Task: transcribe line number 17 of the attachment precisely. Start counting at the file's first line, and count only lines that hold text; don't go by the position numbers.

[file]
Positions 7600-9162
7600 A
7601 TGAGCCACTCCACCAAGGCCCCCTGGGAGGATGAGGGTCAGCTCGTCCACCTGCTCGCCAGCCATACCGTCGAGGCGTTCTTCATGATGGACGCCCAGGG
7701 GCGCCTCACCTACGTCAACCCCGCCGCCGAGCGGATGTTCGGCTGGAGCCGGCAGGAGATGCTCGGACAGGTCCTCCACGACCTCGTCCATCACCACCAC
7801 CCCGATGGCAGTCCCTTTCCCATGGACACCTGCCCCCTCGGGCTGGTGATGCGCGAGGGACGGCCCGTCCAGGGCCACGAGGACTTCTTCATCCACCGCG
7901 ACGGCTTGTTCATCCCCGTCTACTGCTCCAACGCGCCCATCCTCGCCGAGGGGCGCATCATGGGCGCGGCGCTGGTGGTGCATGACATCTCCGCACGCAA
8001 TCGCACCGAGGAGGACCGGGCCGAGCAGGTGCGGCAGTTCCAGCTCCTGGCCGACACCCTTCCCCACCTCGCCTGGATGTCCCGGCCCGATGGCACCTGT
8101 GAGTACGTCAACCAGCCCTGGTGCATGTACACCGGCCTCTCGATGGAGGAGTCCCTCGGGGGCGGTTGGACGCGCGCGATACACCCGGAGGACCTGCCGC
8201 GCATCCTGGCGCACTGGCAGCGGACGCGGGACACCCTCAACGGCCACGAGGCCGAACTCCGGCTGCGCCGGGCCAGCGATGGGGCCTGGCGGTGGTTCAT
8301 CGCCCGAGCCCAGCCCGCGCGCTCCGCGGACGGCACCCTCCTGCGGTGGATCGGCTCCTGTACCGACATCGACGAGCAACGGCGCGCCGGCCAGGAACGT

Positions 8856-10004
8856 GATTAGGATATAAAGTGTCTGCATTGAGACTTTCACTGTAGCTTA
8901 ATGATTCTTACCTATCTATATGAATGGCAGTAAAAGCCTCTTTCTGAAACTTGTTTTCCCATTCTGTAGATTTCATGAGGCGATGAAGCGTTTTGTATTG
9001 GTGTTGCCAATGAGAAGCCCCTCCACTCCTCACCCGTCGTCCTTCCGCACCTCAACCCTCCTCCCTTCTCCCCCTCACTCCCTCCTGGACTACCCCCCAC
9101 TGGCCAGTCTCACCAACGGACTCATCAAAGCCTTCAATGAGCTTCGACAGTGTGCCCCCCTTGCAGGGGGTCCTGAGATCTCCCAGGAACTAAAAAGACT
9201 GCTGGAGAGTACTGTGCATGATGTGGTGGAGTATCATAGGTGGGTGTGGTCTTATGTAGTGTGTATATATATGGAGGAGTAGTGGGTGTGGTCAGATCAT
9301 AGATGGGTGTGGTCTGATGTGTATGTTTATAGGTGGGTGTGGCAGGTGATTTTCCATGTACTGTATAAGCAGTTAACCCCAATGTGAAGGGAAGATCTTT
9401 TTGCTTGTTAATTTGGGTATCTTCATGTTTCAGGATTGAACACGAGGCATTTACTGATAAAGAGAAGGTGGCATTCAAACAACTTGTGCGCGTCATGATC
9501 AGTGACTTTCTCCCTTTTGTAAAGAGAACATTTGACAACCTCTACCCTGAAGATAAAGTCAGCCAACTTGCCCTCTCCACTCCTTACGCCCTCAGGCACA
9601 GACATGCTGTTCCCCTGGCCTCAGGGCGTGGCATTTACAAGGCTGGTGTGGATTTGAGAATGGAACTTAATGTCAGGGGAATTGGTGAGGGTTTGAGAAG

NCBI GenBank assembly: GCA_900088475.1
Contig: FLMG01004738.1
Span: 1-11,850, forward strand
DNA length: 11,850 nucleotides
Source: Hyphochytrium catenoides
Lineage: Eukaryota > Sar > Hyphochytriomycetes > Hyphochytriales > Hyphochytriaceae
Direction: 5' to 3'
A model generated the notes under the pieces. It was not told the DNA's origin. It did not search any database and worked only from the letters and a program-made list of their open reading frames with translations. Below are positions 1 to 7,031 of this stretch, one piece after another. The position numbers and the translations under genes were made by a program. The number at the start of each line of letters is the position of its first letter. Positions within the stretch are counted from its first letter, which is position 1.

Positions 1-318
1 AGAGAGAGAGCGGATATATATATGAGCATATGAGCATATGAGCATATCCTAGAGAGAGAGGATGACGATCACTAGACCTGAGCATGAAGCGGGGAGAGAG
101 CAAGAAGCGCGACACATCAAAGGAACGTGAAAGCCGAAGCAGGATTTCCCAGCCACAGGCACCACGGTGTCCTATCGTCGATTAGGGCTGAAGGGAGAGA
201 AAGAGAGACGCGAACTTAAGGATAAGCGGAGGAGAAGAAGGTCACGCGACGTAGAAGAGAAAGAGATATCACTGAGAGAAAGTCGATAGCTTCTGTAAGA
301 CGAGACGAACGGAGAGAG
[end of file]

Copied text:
9301 AGATGGGTGTGGTCTGATGTGTATGTTTATAGGTGGGTGTGGCAGGTGATTTTCCATGTACTGTATAAGCAGTTAACCCCAATGTGAAGGGAAGATCTTT